As part of a two-country study (with Namibia), TAMASHA was contracted by UNESCO to carry out research into the needs of children in school living with HIV and the extent to which their rights and needs were being fulfilled. This research was carried out by interviewing national policy-makers and officials, as well as district officials in Njombe District. Children living with HIV and others affected by AIDS were also interviewed, together with their parents, guardians and teachers, and organizations working with them in Dar-es-Salaam and Njombe District in Iringa Region. …

  8. Special needs of in-school HIV positive young people in Uganda

    The objective of this study was to explore the special needs HIV positive young people in primary and secondary schools in Uganda with a view to identifying possible responses by the education sector to these needs. It was implemented by the Population Council in collaboration with the Child Health and Development Centre- Makerere University, The AIDS Support Organization (TASO)- Uganda, and the Ministry of Education- Uganda, through funding from the Ford Foundation. …

  9. Rising to the Challenge. Health Policy Initiative Helps HIV-positive Teachers Tackle Stigma and Discrimination in Kenya

    While HIV-related stigma is a challenge throughout Kenyan society, it has rendered certain groups particularly vulnerable. Teachers have been acutely stigmatized because of their positions of trust in the society. Teachers living with HIV have been wrongfully dismissed, interdicted (officially barred from performing their teaching duties), or forced to resign their posts because of their status. Recently, this situation has begun to change, in part, due to the efforts of networks of teachers living with and affected by HIV. …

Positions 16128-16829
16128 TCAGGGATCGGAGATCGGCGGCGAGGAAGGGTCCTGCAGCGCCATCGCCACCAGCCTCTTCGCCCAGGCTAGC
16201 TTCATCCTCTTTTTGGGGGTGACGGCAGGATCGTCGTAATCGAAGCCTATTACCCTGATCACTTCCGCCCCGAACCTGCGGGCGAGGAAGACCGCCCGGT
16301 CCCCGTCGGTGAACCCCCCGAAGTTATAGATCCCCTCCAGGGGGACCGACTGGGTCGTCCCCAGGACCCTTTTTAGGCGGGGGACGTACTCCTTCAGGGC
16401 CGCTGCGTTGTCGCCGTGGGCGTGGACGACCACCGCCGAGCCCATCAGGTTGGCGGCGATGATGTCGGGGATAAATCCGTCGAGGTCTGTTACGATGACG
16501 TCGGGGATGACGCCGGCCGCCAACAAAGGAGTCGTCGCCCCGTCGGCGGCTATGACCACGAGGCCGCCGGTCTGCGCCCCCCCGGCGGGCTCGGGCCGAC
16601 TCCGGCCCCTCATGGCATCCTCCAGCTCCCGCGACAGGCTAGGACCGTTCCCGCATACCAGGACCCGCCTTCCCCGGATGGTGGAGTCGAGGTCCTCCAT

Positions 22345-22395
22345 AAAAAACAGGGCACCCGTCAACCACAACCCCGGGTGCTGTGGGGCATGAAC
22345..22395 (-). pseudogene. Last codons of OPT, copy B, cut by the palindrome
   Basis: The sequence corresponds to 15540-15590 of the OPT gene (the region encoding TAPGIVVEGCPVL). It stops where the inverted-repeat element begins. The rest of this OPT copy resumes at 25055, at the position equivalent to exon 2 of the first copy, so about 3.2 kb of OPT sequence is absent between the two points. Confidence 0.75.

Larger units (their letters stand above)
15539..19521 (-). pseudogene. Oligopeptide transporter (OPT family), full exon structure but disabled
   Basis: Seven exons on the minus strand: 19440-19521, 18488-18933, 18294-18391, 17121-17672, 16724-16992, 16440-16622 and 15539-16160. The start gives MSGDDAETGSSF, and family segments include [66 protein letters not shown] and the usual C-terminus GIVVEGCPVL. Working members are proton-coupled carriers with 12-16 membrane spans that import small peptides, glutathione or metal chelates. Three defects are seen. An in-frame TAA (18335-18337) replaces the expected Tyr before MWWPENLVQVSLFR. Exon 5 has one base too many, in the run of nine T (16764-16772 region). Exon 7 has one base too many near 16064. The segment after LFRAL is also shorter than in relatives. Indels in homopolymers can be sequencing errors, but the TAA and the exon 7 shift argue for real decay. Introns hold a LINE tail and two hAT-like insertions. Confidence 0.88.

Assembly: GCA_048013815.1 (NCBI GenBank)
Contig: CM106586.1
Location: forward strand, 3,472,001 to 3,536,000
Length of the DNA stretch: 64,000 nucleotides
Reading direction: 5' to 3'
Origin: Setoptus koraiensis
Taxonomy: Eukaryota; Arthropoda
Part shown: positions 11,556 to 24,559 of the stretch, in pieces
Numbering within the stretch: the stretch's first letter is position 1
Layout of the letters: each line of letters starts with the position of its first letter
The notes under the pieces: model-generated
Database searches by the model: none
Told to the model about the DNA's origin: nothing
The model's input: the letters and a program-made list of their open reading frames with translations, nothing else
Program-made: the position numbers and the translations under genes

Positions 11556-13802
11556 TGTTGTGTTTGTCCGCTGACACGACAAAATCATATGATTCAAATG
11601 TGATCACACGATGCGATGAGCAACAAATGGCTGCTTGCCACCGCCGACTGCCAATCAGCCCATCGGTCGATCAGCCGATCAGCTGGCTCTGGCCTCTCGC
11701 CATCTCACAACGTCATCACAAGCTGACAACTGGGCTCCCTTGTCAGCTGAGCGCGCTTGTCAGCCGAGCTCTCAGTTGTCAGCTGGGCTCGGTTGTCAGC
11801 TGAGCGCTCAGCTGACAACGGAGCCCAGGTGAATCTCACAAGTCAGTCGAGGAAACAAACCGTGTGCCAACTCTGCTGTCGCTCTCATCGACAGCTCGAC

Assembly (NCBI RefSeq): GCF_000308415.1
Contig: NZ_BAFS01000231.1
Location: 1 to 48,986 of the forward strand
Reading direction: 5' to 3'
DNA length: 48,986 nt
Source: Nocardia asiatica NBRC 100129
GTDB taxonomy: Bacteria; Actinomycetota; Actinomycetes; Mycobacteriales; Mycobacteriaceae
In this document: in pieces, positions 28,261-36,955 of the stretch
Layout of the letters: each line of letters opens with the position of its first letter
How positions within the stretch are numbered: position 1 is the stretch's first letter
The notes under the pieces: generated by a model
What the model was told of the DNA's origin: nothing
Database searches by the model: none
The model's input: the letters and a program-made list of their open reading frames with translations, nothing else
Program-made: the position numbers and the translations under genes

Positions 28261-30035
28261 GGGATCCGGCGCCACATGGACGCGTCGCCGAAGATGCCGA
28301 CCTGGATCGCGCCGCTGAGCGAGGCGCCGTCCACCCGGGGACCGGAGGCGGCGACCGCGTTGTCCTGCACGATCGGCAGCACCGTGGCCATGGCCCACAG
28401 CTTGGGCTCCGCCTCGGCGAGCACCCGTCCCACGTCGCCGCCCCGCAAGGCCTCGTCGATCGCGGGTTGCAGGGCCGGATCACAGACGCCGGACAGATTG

10. Supporting the educational needs of HIV-positive learners in Namibia

    As part of a two-country study (with Tanzania), RAISON was contracted by UNESCO to carry out research into the needs of children in school living with HIV and the extent to which their rights and needs were being fulfilled. Information for this study was derived from 76 respondents in Namibia who contributed to interviews and group discussions in February and March 2008. The research was designed to address the following questions: What barriers face HIV-positive learners in accessing education and staying at school? …

  11. The impact of the AIDS epidemic on teachers in sub-Saharan Africa: a further update

    It is still widely anticipated that the AIDS epidemic will have a devastating impact on the education sector in Africa. Faced with this impending crisis, leading experts have called for a transformation in the functioning of schools and the mainstreaming of HIV and AIDS in the education sector supported by donors. Numerous reports and articles state that the number of teachers dying from AIDS-related illnesses continues to increase very rapidly and that this is causing serious shortages of teachers. This article updates the figures that are known in that field.

  12. Courage and hope: stories from teachers living with HIV in sub-Saharan Africa

    It is estimated that there are currently around 122,000 teachers in sub- Saharan Africa who are living with HIV, the vast majority of whom have not sought testing and do not know their HIV status. Stigma remains the greatest challenge and the major barrier to accessing and providing assistance to these teachers. The personal experiences from the 12 teachers presented in this book offer first-hand accounts of the difficult, and sometimes debilitating, challenges faced by teachers living with HIV. …

  13. Supporting the educational needs of HIV-positive learners: lessons from Namibia and Tanzania

    This report is a commissioned review of best practice as well as an exploratory study in two countries, Namibia and Tanzania, to understand how the education sector should support HIV-positive learners at school. The increase in the number of children and young people living with HIV poses new challenges to the education sector. The report identifies the specific challenges faced by the education system in responding to the needs of HIV-positive learners and develops a set of recommendations and guidelines about how best to support them.